front of each term in the series expansion k (x) must be equal to the number of ways that the exponent in
that same term can be represented as the sum of k squares.
Using the connection between the above theta function and elliptic functions, Jacobi in 1829 obtained
closed-form expressions for rk (l) when k = 2, 4, 6, 8 (see [20], chapter 9). His formula for k = 4 immediately yields Lagranges Four Squares Theorem. Solutions for k = 10 and k = 12 were found by Liouville
and Eisenstein. Later, Ramanujan, Hardy, and Littlewood obtained formulas for even k 24. For odd k,
the only results are due to Dirichlet, who found r 3 (l), and Eisenstein, Smith, and Minkowski, who found
r5 (l) and r7 (l).
For a long time, these were the only known explicit formulas for r k (l). Indeed, results by Glaisher,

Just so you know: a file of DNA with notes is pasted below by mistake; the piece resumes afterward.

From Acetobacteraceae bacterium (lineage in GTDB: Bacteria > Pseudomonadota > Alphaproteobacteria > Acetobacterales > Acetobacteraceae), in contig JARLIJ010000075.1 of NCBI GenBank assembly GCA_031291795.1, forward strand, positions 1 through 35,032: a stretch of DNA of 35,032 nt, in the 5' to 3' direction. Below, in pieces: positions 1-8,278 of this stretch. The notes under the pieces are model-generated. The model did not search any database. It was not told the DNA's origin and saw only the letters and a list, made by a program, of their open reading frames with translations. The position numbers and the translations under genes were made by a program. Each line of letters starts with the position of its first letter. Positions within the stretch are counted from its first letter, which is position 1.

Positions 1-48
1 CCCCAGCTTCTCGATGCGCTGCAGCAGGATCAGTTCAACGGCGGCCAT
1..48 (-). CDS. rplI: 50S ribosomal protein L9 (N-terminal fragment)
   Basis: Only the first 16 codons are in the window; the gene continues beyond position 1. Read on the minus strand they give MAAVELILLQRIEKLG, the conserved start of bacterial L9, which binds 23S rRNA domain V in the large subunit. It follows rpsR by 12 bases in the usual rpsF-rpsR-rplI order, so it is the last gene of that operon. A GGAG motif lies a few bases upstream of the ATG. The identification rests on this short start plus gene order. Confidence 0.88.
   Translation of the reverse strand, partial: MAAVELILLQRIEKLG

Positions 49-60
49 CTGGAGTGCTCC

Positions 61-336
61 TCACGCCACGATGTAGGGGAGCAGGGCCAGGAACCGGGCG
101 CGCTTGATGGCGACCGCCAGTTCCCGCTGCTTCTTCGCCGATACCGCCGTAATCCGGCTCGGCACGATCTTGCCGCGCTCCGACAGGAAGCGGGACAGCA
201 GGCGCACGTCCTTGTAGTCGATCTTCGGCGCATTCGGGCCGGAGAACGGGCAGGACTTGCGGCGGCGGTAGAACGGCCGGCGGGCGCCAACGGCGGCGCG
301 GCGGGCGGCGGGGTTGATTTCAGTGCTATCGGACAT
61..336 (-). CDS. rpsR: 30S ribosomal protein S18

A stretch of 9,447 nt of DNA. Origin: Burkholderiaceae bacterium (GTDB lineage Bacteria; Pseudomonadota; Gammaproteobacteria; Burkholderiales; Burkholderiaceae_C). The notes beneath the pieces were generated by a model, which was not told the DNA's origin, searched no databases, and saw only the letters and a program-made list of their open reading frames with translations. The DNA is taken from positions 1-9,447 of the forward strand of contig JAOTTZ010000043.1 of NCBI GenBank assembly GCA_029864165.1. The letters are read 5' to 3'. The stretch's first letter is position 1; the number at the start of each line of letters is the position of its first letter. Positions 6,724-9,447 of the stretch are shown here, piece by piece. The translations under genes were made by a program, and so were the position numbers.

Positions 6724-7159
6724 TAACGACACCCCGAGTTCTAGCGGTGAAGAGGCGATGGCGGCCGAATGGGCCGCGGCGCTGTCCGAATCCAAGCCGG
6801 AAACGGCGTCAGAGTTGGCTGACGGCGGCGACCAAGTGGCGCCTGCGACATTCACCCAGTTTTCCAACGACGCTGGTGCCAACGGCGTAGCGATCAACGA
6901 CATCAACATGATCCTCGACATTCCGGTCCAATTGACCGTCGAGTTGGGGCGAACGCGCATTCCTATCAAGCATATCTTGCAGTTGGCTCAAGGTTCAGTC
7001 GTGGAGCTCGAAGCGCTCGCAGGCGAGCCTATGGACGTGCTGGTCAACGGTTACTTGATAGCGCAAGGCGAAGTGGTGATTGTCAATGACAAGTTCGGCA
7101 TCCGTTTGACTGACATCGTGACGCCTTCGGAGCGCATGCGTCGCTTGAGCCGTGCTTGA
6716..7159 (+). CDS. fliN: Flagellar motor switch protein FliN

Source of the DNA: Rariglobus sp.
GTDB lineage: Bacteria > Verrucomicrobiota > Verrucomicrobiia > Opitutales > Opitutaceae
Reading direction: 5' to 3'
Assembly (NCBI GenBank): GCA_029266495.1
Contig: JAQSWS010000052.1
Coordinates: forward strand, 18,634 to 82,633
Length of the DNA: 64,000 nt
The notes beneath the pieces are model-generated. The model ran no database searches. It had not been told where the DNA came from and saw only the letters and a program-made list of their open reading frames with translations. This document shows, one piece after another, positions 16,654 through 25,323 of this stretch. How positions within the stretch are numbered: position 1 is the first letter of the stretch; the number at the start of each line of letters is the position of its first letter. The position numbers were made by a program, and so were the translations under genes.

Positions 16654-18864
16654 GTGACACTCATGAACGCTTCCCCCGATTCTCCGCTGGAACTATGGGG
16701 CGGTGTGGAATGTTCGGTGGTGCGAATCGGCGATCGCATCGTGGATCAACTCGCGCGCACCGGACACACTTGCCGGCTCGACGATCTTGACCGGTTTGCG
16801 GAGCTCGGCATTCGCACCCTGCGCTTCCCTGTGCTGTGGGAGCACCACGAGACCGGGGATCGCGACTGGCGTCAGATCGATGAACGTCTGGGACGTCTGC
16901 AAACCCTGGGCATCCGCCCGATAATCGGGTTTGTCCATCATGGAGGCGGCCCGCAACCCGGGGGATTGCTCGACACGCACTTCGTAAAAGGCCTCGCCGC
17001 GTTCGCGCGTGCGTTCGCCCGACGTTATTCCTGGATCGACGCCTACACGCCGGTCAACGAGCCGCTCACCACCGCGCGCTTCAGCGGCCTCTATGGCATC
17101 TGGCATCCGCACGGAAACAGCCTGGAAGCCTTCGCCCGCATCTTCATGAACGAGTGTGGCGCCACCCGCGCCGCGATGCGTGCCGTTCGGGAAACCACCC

and by R. Rankin (1965), using the theory of modular forms, discouraged many researchers from obtaining
further closed-form expressions. The subject was therefore presumed to be dead until very recently. In
1994, as a consequence of their study of certain affine super-algebras, V. Kac and M. Wakimoto conjectured
formulas for k (x) when k = 4m2 and k = 4m(m + 1) [25]. In 1996, these conjectures were proved
by S. Milne using Jacobis elliptic functions, Hankel determinants and continued fractions [26]. For an
expository review of this, and subsequent results, the interested reader is referred to [27].
This exhausts known closed-form solutions for r k (l). There exist many asymptotic results (in both k
and l)see e.g., [28], chapter 5. In any case, for any given k and l, the value of r k (l) can be numerically computed using Eulers formula (B.3). Moreover, r k (l) is also a built-in function in Mathematica,
SumOfSquaresR[k,l] [29].

30